South Asians for Human Rights

Promoting Democracy, Upholding Human Rights

Published in Dawn, August 29th, 2014 ::

A women complaint cell was launched as part of the Citizens-Police Liaison Committee (CPLC) set-up on Thursday at a ceremony held in a hotel.

The cell at Governor House will address complaints related to domestic violence, divorce and Khula, right to inheritance, maintenance, child custody, kidnapping, sexual abuse, harassment at work, underage marriage and illegal detention.

The round-the-clock cell will gradually open up in the zonal and district offices of the CPLC that currently has four reporting cells (central, west, Malir, south and east zones) in Karachi (besides a central reporting cell in Governor House) and Hyderabad district. Soon a cell will be opened in Sukkur district.

“Complaints will be attended by female staff so that women feel comfortable in sharing their grievances. Legal aid will also be provided, if there is a need,” said Ahmed Chinoy, the CPLC chief, in his brief speech.

The 24-year history of the CPLC was evidence of the good service it had been providing to the citizens of Karachi, he added.

According to Mr Chinoy, more than 6,000 complaint calls coming from across Pakistan were daily received at the CPLC offices, which, he said, was one reason that plans were afoot to expand the network.

“Staff training for the women complaint cell is going on right now and, at the same time, there is a plan to open a youth helpline,” he said while appreciating the support of the Sindh governor and the law enforcement agencies in addressing citizens’ complaints.

Nusrat Haris, a TV host and head of the CPLC women complaint cell, said the cell would be a great support for distressed women, most of whom feared to report offences at police stations. There was also a general belief among women, she said, that seeking outside support for a domestic issue might jeopardise their relationship.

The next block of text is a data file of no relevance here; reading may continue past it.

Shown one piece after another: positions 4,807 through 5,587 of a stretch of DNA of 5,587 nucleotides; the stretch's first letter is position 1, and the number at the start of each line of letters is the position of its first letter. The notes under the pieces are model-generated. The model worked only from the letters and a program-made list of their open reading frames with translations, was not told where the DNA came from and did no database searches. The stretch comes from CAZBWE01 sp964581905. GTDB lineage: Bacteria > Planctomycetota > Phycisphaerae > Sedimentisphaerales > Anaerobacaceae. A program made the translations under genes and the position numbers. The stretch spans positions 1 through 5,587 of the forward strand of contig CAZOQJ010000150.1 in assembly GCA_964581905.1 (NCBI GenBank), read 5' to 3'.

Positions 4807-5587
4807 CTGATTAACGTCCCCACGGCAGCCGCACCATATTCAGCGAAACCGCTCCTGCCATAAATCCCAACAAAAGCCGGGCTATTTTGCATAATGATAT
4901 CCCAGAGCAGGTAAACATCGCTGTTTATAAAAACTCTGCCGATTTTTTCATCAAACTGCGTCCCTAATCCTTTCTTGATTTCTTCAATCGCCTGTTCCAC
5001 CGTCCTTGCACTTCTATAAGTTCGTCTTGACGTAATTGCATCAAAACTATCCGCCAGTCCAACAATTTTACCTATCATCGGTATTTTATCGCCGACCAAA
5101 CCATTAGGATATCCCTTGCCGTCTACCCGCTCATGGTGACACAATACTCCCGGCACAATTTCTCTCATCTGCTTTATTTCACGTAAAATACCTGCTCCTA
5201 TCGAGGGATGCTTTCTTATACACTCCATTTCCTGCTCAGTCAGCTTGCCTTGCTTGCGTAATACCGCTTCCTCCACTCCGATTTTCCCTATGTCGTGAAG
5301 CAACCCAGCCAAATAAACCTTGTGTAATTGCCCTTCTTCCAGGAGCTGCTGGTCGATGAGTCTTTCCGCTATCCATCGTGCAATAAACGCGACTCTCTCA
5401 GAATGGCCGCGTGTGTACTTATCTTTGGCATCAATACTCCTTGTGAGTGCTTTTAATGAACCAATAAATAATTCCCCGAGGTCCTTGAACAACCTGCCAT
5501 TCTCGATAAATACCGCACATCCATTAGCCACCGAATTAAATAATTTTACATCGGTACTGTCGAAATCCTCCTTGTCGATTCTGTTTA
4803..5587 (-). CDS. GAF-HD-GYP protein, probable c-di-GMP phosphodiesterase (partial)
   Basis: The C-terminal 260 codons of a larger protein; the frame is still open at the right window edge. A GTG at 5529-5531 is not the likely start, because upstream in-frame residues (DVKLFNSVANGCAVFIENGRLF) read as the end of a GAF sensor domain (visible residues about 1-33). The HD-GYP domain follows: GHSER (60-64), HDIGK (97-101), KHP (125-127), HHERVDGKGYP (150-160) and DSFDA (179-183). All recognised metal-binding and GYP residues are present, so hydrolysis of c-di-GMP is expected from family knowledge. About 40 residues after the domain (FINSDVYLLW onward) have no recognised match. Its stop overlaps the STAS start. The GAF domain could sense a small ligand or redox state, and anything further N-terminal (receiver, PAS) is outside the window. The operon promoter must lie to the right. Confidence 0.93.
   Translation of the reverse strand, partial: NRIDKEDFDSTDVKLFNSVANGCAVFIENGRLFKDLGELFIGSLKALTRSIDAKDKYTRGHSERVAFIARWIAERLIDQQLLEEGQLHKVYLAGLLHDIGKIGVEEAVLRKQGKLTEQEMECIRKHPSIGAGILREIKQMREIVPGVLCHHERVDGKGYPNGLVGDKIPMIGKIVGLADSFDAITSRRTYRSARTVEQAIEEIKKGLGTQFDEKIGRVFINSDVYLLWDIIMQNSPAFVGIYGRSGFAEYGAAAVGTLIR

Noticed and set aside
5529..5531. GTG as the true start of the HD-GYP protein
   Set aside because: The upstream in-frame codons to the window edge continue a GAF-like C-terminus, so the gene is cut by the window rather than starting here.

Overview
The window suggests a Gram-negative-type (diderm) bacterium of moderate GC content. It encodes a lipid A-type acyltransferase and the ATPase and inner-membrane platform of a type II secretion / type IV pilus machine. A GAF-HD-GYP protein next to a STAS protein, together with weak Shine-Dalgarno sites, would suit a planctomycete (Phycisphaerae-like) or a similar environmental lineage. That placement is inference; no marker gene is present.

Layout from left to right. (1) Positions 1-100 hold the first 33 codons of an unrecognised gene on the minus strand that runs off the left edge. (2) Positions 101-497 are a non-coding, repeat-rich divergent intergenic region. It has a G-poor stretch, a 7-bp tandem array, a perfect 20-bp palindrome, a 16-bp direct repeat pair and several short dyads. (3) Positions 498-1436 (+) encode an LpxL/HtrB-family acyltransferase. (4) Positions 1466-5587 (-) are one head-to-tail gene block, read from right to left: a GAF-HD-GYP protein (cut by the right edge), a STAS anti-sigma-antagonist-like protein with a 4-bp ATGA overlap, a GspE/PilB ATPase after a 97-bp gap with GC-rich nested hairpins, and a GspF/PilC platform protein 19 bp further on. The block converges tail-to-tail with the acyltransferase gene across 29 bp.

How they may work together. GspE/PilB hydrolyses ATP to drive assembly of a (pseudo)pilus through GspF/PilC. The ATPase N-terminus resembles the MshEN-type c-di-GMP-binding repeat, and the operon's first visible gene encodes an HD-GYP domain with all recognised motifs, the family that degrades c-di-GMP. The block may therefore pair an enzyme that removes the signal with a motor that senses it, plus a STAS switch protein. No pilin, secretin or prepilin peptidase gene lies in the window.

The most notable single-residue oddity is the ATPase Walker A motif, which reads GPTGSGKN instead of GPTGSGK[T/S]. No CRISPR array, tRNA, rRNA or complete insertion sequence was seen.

The cell, she said, had started working three months back and now it had been formally launched.

“So far, we have received 30 complaints, most of them are related to domestic violence. Men can also approach the cell for domestic issues,” she said.

Zohra Yousuf representing the Human Rights Commission of Pakistan said the CPLC effort was commendable given the fact that most cases involving women in society went unreported and the few that reached courts often remained without conviction.

She stressed the need to train the staff handling women-related complaints on gender sensitisation and legal intricacies.

“Offences such as domestic violence, child marriage, abduction and sexual harassment must be looked at as crimes and mediation shouldn’t be employed as means to resolve the conflict,” she said.

Ms Yousuf appreciated the Sindh Assembly for legislating on issues such as domestic violence but regretted that the law passed last year had not been enforced yet. Awareness of the law, she said, was the first step towards the law’s enforcement.

Sindh Assembly deputy speaker Shehla Raza, Hum TV president Sultana Siddiqui, playwright Hasina Moin, Senator Abdul Haseeb Khan, former law minister Barrister Shahida Jamil, former MNA Khushbakht Shujaat and journalist Khursheed Hyder also spoke.